Felder told Hamodia that he has friends pushing him to run “partly to make sure that Bill de Blasio doesn’t come back into office.” Felder has been sharply critical of de Blasio, accusing the former mayor of being soft on crime, having an anti-business sentiment, and delaying payments for special education.

“I’m crunching the numbers and I have to see how many other people are running, because in a one-on-one race it would be impossible for me to persevere,” Felder said “But one thing is crystal clear — we will do everything humanly possible to defeat Bill de Blasio if he runs. He destroyed this city. We don’t need him doing any more damage.”

The 10th Congressional seat, currently held by long-time Democratic Rep. Jerrold Nadler, recently became open, after a court-appointed special master charged with drawing congressional ditricts following the 2020 census on Monday released his maps, which cut Nadler’s Upper West Side out of the district. (Nadler is now in the same district as another longtime Democrat, Rep. Carolyn Maloney of the Upper East Side, and the two may run against each other, and possibly other challengers, in the newly created 12th District.) The map released Monday is preliminary; final maps will be released Friday.

Hank Sheinkopf, a veteran Democratic consultant, told Hamodia, “The candidate with the best shot today is probably de Blasio, followed by Hoylman.”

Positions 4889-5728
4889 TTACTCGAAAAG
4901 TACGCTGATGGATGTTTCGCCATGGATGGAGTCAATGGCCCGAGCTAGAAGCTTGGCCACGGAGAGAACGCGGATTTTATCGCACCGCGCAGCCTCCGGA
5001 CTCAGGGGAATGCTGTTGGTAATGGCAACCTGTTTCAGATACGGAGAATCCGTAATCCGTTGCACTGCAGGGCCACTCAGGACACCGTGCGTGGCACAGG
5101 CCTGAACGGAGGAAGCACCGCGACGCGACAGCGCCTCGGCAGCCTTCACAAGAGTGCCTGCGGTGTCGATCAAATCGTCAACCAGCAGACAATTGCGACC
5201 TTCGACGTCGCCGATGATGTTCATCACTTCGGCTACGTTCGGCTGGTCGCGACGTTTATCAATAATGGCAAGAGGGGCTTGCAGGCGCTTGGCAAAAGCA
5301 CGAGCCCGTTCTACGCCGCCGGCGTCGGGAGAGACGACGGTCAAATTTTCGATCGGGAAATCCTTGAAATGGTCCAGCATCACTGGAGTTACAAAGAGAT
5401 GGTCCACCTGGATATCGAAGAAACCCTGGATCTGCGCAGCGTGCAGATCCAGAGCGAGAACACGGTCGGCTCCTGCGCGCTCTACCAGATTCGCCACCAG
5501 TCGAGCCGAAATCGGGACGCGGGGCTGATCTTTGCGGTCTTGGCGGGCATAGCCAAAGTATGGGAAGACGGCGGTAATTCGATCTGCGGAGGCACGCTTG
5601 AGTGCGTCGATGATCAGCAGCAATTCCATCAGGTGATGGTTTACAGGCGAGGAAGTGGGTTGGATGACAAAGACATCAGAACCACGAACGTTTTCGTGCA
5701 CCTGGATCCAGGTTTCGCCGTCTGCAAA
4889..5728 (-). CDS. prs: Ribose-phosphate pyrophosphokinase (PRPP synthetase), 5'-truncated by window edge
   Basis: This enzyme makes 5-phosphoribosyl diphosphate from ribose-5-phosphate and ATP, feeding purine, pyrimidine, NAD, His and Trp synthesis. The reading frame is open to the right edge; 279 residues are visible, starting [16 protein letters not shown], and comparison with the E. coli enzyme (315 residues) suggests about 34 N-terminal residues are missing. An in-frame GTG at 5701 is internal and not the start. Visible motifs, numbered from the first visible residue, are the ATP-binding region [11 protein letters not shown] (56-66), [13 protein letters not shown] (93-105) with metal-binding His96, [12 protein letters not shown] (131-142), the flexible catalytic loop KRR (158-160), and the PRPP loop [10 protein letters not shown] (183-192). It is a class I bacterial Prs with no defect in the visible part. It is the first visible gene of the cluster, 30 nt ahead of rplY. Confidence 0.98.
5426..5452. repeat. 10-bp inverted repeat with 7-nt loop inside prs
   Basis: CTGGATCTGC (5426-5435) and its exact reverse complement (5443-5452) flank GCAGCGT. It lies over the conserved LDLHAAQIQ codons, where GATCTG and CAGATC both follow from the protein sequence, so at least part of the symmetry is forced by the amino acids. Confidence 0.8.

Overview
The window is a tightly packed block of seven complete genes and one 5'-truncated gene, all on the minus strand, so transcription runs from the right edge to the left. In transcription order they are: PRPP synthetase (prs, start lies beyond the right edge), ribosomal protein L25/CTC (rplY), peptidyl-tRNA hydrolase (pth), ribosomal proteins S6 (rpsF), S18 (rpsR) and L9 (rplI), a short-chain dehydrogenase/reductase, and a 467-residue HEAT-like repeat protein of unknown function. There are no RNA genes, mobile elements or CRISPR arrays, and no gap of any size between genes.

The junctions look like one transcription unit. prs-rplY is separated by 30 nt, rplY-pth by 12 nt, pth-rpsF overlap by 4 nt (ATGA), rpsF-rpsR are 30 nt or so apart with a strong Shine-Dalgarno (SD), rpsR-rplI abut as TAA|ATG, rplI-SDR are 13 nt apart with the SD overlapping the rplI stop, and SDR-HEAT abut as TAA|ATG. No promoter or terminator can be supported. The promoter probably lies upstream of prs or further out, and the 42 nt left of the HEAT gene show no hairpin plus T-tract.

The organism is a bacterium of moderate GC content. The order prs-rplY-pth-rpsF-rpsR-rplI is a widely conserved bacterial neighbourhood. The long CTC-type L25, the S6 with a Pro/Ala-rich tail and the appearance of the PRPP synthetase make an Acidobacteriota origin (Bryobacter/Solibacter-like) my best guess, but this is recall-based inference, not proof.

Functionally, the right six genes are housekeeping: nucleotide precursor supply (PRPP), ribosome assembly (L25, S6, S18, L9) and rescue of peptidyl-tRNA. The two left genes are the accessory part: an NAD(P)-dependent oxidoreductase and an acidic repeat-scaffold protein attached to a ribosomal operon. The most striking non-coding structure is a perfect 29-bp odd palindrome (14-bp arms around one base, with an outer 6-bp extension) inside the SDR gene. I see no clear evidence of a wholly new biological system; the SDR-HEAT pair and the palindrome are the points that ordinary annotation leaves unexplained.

“De Blasio can raise money, he’s got lots of friends  he’s woke enough, he’s out of a job, he needs work, and there’s only one thing he’s been good at – running political campaigns. Not actually running a city, but running political campaigns.”

Sheinkopf said he doesn’t believe Felder will run, because to do so would mean giving up his state Senate seat for a long-shot bid.

Another Orthodox insider, who spoke on condition of anonymity, told Hamodia, “I love Simcha like a brother, but that district has extremely high turnout in the progressive areas. I don’t think Boro Park, during the summer when everyone is in the mountains or elsewhere on vacation, will produce even 10,000 votes. Simcha has very little chance of winning.”

But Felder says he has an additional goal for this Congressional race: to send a message that the community will aggressively pursue its interests.

“It’s about time that political parties stop taking the Jewish vote for granted. We deserve a seat,” he says, noting that if a Congressional district were drawn to encompass Orthodox neighborhoods including Boro Park, Kensington, Midwood, Gravesend, Marine Park and Williamsburg, an Orthodox Jew could be a natural winner of such a district. “Why is it that every other ethnic community deserves at least one congressional seat, but the Orthodox Jews are cut up into pieces, and we are unable to ever elect one of our own to Congress?”

The primary election for Congressional and state Senate seats will be held August 23.